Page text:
Having thus fully described my invention and the manner in which it is to be practiced, I claim:
1. A system of alpha-numeric visual indication comprising means to electrically represent the desired indication in a digital code,
a direct current power supply,
a plurality of pick relays,
each having two coils and having contacts, one said coil being an operating coil and the other said coil being a holding coil,
said operating coils connected to be energized by said direct current power supply according to said digital code in accordance with successive desired indications,
the same. plurality of motor relays, each having first and second coils and having contacts,
each contact of each said pick relay connected to the corresponding first motor relay coil to energize the same,
the same plurality of aligned photocells,
each said photocell connected between the corresponding second said motor relay coil and a common connection to said direct current power supply,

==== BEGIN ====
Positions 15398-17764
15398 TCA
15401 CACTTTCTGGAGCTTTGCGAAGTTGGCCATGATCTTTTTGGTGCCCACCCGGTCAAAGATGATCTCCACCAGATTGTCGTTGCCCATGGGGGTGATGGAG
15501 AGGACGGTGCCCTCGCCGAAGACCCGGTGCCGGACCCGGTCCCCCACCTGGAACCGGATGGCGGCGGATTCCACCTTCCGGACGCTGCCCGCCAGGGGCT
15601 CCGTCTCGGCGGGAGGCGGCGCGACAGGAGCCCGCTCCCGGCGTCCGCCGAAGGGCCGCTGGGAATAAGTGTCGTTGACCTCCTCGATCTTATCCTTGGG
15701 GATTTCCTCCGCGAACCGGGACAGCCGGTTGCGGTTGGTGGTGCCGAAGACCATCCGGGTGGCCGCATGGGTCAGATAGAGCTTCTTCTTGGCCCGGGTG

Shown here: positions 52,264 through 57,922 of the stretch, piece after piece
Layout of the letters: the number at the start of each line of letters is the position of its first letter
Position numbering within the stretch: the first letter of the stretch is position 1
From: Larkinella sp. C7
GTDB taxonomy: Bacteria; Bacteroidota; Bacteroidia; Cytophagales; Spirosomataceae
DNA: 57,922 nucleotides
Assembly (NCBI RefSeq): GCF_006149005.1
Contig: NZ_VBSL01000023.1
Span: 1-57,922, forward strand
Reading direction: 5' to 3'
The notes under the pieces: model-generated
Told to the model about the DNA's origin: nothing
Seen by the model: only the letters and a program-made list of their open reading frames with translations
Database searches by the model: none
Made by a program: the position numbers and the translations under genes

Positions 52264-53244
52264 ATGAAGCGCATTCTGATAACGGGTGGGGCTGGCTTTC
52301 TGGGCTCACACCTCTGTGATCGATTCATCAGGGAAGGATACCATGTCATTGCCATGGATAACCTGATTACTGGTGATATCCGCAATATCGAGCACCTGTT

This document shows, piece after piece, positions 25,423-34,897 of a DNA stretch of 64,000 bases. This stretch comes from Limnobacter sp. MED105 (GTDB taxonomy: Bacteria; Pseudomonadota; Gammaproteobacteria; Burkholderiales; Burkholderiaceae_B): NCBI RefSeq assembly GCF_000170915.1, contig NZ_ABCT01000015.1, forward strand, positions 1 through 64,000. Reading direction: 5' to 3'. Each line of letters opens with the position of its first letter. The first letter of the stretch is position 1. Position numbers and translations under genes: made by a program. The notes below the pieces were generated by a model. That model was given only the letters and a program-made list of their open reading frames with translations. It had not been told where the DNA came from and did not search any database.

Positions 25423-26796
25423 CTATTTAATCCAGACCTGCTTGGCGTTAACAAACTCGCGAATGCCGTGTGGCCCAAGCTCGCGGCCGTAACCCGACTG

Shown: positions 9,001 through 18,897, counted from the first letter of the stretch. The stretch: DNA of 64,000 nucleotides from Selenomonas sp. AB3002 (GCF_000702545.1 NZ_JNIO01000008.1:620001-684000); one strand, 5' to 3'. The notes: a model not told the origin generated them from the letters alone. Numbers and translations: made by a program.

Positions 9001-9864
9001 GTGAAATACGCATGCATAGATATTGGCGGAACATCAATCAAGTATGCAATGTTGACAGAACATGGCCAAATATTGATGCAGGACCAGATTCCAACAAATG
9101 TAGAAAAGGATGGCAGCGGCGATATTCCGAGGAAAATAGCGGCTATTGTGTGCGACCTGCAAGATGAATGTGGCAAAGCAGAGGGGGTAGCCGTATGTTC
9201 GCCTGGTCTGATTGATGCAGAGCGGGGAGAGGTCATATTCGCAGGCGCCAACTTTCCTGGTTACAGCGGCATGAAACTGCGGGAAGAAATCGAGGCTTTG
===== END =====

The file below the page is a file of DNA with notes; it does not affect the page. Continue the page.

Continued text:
a motor having first and second field coils and an armature,
an opaque movable mask mechanically connected to said armature,
an additional motor relay having a coil and contacts,
an additional lamp relay having a coil and contacts, each of said motor relay contacts connected between said common connection to said direct current power supply and the coil of said additional motor relay and the coil of said additional lamp relay for energizing both of these relays when any one of the same plurality of motor relay contacts are closed by said first coils thereof being energized,
an alternating current power source,
said first and second field coils connected together and to said alternating current power source for two phase alternating current operation of said motor,